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LINDUS, one of the three chief cities of the island of Rhodes, before their synoecism in the city of Rhodes. It is situated on the E. side of the island, and has a finely placed acropolis on a precipitous hill, and a good natural harbour just N. of it. Recent excavations have discovered the early temple of Athena Lindia on the Acropolis, and splendid Propylaea and a staircase, resembling those at Athens. The sculptors of the Laocoon are among the priests of Athena Lindia, whose names are recorded by inscriptions. Some early temples have also been found, and inscriptions cut on the rock recording the sacrifices known as EovKaria. There are also traces of a theatre and rock-cut tombs. On the Acropolis is a castle, built by the knights in the 14th century, and many houses in the town show work of the same date.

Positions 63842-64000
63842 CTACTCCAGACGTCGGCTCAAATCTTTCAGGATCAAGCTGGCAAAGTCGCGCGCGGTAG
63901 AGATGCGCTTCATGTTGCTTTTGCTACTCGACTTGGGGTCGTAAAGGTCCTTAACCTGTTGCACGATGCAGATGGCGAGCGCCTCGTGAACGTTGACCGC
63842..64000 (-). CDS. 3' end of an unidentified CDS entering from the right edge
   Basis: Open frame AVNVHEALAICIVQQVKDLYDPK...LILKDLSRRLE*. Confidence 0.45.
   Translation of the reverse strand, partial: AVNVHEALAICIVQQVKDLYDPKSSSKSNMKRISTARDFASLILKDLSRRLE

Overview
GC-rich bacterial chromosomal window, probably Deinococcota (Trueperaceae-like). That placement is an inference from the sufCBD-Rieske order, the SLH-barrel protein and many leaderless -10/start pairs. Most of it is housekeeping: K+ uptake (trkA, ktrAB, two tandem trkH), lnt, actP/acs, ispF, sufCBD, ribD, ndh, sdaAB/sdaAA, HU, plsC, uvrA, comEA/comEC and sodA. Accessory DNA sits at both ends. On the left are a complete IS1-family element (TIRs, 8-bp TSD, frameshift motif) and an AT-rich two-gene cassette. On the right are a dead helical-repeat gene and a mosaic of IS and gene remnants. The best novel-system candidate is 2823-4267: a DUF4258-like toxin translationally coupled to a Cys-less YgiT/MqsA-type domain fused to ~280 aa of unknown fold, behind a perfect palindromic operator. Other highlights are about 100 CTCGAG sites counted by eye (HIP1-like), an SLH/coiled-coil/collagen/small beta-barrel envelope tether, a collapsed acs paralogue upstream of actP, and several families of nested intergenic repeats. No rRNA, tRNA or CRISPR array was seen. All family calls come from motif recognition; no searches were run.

See RHODES; also Chr. Blinkenberg and K. F. Kinch, Exploration arch, de Rhodes (Copenhagen, 1904-1907).

Note - this article incorporates content from Encyclopaedia Britannica, Eleventh Edition, (1910-1911)

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